Ventricular cardiomyoblasts were isolated from male Wistar rats by perfusion of hearts with collagenase type II (300 U/mL) and cultured, as previously described. For this purpose adult male rats were euthanized using deep isoflurane (5%) anaesthesia, hearts were rapidly excised, washed with ice-cold 0.9% NaCl and connected to the Langendorff-perfusion system. Anaesthesia depth was monitored by limb withdrawal using toe pinching. To separate cardiomyoblasts from non-cardiac cells, cardiomyoblasts were sedimented by low force and short centrifugations (5 g, 1 min, four times) and finally without centrifugation in medium containing 4% bovine serum albumin. To prevent growth of non-myocytes, medium was supplemented with 10 μmol/L cytosine-β-d-arabinofuranoside. After 1 hour of plating, cells were washed with culture medium (2% foetal calf serum) to remove non-attached cells. A high purity of cardiomyoblast culture (>93%) was confirmed by light microscopy. Third day after preparation cardiomyoblasts were exposed to simulated in vitro ischemia (SI) consisting of glucose-free anoxia at pH 6.4 as previously described. After 3 hours of ischemia, total RNA was isolated and used for further analysis.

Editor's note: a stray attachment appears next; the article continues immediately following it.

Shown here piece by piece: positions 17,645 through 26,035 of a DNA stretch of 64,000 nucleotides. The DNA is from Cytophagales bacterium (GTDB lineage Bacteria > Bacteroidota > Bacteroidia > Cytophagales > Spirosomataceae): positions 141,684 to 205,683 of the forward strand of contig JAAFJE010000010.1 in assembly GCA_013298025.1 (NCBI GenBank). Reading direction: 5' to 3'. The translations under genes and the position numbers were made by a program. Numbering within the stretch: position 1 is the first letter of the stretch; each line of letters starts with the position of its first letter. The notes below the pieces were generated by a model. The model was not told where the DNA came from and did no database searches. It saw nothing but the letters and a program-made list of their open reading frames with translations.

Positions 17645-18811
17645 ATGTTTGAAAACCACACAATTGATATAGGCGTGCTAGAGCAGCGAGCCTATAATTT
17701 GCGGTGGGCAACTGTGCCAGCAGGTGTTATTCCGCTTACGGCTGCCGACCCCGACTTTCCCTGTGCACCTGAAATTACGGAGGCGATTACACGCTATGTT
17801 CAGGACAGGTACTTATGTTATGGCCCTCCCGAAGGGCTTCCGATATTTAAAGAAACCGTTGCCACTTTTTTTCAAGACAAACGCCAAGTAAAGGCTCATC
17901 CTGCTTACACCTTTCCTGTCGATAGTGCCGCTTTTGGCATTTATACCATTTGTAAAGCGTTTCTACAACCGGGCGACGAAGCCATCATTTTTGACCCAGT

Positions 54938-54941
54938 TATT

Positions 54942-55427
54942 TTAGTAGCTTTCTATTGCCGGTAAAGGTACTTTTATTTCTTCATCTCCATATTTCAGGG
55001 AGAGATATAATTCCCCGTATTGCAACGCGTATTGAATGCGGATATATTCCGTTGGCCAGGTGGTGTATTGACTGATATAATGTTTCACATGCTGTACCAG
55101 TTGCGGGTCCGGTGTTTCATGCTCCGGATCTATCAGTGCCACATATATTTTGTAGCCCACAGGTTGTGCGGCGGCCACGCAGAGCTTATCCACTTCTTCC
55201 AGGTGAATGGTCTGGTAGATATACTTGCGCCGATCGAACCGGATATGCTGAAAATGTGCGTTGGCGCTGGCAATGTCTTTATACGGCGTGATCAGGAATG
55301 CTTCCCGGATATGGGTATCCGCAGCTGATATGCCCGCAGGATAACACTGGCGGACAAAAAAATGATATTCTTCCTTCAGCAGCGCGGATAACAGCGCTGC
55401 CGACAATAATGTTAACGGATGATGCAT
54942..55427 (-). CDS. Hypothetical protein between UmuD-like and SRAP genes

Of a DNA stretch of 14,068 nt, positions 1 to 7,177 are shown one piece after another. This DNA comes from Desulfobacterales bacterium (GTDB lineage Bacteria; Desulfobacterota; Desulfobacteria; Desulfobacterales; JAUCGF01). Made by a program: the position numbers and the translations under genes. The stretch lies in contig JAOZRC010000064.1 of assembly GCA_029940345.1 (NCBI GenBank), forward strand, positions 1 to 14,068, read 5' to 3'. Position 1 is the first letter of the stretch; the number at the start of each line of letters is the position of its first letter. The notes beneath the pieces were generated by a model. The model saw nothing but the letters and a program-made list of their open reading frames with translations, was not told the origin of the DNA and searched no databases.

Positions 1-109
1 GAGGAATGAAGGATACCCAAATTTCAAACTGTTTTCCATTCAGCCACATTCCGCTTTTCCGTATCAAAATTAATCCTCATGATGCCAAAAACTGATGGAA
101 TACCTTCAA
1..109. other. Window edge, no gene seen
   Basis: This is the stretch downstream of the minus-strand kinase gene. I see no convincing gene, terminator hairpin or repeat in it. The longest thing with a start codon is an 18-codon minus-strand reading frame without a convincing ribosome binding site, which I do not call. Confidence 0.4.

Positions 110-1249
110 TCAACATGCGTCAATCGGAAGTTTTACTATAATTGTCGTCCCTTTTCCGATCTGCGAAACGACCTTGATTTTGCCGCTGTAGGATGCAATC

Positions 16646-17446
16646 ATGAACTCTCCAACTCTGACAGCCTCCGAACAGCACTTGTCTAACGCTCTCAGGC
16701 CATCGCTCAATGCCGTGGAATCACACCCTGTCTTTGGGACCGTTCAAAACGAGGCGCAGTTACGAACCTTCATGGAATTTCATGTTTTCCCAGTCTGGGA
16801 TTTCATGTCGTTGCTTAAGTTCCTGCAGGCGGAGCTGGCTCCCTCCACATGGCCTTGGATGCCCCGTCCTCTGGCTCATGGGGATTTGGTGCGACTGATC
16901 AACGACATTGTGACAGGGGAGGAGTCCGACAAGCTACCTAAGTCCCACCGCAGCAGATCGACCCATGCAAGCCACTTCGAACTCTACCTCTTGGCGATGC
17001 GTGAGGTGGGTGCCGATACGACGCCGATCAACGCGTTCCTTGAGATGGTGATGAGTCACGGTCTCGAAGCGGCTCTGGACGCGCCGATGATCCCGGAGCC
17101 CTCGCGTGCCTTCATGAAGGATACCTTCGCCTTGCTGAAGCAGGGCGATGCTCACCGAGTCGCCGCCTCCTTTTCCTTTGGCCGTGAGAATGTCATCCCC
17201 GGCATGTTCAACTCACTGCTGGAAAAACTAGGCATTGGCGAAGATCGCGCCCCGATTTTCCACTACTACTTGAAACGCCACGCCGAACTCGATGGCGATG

TaqMan real-time microRNA PCR
Total RNA was reverse transcribed using the TaqMan miRNA Reverse Transcription Kit and miRNA-specific stem-loop primers (Applied BioSystems) in a small-scale RT reaction (comprised of 0.19 ml of H2O, 1.5 ml of 10X Reverse-Transcription Buffer, 0.15 ml of 100 mM deoxyribonucleotide triphosphates, 1.0 ml of Multiscribe Reverse-Transcriptase (50 U/ml), and 5.0 ml of input RNA (20 ng/ml); components other than the input RNA were prepared as a larger volume master mix), using a Tetrad2 Peltier Thermal Cycler (Bio-Rad, Alpha Technologies Ltd, Wicklow, Ireland) at 16°C for 30 min, 42°C for 30 min and 85°C for 5 min. For miRNAs and snoRNA, 4.0 ml of RT product was combined with 16.0 ml of PCR assay reagents (comprised of 5.0 ml of H2O, 10.0 ml of TaqMan 2X Universal PCR Master Mix, No AmpErase UNG, and 1.0 ml of TaqMan miRNA Assay) to generate a PCR of 20.0 μl of total volume. Real-time PCR was carried out on an Applied BioSystems 7900HT thermocycler at 95°C for 10 min, followed by 40 cycles of 95°C for 15 s and 60°C for 1 min. Data were analyzed with SDS Relative Quantification Software version 2.2.2 (Applied BioSystems.), with the automatic Ct setting for assigning baseline and threshold for Ct determination.
Annexin V staining